The small group of the Puffins contains the most colourful species among the Auks. Their bodies are like other auks, predominantly black and white and some grey and brown. But it is the brightly coloured bill that makes this group so special. There are three species of true puffins belonging to the genus Fratercula. All species of this genus have high and vertically flattened bills. The other genus Cerorhinca counts only one species, the peculiar Rhinoceros Auklet. This one – in spite of its name – is also a puffin.
Most Puffins have a Pacific distribution, only the Atlantic Puffin – as the name says – is from the Atlantic. It is also the only one with three subspecies. The largest living in the north of species’ distribution, becoming gradually smaller to the South.
Unlike the other birds of the auk family puffins have distinct summer and winter bills. After the breeding season the bill becomes much smaller, by molting the ramphotecal coating, and looses much of the bright coloring. The Rhinoceros Auklet looses its ‘horn’ and gets a dull orange bill of about the size of the Thick-billed Murre’s bill. The Pacific Tufted Puffin has an orange bill with a greenish base. The other Pacific species: the Horned Puffin looks very much like its Atlantic counterpart, but its bill is yellow with an orange tip. The Atlantic Puffin has the most colorful bill, orange and yellow with bluish grey at the base.
Oil spills have caused great mortality among many puffin species and also human fishing activities cause pressure on the puffin’s food resources.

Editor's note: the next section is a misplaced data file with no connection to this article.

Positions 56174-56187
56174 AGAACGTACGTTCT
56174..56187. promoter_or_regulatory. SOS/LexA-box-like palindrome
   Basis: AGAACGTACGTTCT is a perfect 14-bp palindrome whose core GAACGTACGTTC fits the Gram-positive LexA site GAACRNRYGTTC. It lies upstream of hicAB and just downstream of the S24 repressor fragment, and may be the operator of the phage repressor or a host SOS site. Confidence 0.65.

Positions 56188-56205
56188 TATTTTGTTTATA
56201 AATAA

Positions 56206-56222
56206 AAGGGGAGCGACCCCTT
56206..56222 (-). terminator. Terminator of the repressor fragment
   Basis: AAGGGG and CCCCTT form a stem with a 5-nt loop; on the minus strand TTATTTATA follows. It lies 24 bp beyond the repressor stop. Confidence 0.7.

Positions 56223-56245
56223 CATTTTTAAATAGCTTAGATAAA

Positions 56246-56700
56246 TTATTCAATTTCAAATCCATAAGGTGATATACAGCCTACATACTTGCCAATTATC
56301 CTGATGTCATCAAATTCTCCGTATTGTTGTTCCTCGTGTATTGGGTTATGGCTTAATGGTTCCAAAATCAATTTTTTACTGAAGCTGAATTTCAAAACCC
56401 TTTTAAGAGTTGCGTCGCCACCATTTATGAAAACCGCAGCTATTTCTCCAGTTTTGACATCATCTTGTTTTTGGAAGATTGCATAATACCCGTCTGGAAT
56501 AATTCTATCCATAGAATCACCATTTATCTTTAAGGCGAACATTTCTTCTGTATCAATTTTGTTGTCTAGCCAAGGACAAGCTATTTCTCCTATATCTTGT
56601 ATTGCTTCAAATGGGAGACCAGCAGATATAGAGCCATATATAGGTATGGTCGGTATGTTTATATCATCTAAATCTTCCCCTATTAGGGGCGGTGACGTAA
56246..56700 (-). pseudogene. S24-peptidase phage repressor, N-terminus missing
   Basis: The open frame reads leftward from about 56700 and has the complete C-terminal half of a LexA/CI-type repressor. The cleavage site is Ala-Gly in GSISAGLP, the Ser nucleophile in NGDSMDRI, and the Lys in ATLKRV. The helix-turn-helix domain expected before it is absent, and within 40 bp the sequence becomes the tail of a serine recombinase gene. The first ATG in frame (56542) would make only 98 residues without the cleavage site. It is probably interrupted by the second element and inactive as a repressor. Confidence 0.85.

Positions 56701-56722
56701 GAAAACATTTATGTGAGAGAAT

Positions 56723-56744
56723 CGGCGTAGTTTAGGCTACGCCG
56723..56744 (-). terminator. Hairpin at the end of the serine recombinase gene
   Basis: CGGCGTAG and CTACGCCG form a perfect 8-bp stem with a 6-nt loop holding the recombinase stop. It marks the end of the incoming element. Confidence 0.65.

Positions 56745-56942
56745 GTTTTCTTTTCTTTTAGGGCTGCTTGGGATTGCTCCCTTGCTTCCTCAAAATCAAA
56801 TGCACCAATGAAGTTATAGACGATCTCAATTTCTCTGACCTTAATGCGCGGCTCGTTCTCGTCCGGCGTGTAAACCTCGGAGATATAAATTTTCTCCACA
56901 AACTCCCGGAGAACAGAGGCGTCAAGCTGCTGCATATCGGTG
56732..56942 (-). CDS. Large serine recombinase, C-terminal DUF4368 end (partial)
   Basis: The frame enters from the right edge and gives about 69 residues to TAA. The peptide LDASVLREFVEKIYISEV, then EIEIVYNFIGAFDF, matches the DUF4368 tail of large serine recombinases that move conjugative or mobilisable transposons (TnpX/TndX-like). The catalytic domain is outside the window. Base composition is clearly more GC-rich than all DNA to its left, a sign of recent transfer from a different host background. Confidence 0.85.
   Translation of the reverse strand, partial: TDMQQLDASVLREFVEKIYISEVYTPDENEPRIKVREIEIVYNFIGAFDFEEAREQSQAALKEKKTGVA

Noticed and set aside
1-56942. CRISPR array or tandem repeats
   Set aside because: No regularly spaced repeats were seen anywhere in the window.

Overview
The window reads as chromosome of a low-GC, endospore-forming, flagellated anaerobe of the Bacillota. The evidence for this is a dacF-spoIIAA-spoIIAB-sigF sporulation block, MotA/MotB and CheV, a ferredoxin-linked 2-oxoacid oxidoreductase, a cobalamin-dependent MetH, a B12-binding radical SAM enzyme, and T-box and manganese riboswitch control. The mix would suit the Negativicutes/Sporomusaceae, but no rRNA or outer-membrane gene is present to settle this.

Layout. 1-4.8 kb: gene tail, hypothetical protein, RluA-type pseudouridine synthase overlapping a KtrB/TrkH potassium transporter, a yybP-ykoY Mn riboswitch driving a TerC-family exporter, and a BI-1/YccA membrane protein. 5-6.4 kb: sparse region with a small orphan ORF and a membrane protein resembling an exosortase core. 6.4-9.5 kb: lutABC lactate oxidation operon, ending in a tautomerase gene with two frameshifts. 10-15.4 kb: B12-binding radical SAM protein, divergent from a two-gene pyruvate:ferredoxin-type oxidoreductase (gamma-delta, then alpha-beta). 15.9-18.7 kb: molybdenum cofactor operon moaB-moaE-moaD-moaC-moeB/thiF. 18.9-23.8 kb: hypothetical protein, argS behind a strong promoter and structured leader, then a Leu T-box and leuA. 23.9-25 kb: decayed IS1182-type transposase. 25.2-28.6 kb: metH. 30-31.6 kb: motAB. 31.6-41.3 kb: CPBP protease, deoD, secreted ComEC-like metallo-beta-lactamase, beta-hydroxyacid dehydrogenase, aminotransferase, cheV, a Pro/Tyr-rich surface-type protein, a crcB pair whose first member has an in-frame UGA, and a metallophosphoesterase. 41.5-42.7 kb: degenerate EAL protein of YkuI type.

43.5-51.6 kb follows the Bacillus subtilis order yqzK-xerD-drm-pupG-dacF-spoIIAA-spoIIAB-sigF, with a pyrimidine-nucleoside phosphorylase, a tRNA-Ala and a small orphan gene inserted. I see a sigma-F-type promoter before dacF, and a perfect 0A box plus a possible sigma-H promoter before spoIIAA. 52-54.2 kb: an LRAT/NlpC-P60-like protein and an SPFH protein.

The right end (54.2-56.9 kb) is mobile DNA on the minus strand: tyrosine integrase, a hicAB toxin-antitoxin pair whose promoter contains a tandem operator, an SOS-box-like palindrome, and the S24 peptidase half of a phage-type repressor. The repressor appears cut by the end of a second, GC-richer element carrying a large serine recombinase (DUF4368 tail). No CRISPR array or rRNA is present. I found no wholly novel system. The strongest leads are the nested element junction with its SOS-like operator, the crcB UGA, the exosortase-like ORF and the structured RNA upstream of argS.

Note: After conservation Puffin bills loose their bright colors and look rather dull.
- Rhinoceros Auklet Cerorhinca monocerata, north-eastern Pacific from the Aleutians down to California.
Rhinoceros Auklet Cerorhinca monocerata Long Beach, Vancouver Island. Canada
Culmen: 30.7 mm; total: 87.5 mm, unsexed adult
Three species that are obviously related. The monotypic Horned and Tufted Puffin are birds of the North Pacific. In the Atlantic the Atlantic Puffin is the only representative of this tribe. From an evolutionary point of view the rather similar Horned and Atlantic Puffins are 'recent' differentiations of a presumed common Pacific ancestor.
- Atlantic Puffin Fratercula arctica. Three subspecies:
- F. a. naumanni. High Arctic: NW Greenland, Jan Mayen, Novaya Zemlya and Spitzbergen.
- F. a. arctica, Labrador, to Maine, southern Greenland. Iceland, northern Norway.
- F. a. grabae. Southern Norway, British Isles, northern France.
- Tufted Puffin Fratercula cirrhata, northern Pacific, from the Kuriles to the Californian coast.
- Horned Puffin Fratercula corniculata, northern Pacific, from the Kuriles, Russian coast to British Columbia.
More about Atlantic Puffin: subspecies and ageing
Atlantic Puffin Fratercula arctica Iceland, summer
Culmen: 45.3 mm; total: 81.6 mm, unsexed adult
Atlantic Puffin Fratercula arctica grabae 1) Belgium, winter (Tricolor oil spill, 2003)
Culmen: 44.7 mm; total: 81.9 mm, adult male.
Tufted Puffin Fratercula cirrhata Alaska, 2005
Culmen:55.7mm; total: 93.7 mm, unsexed adult 2)
1). Courtesy of Kees Camphuysen, NIOZ (Royal Netherlands Institute for Sea Research)
2). Courtesy of Tasha, Alaska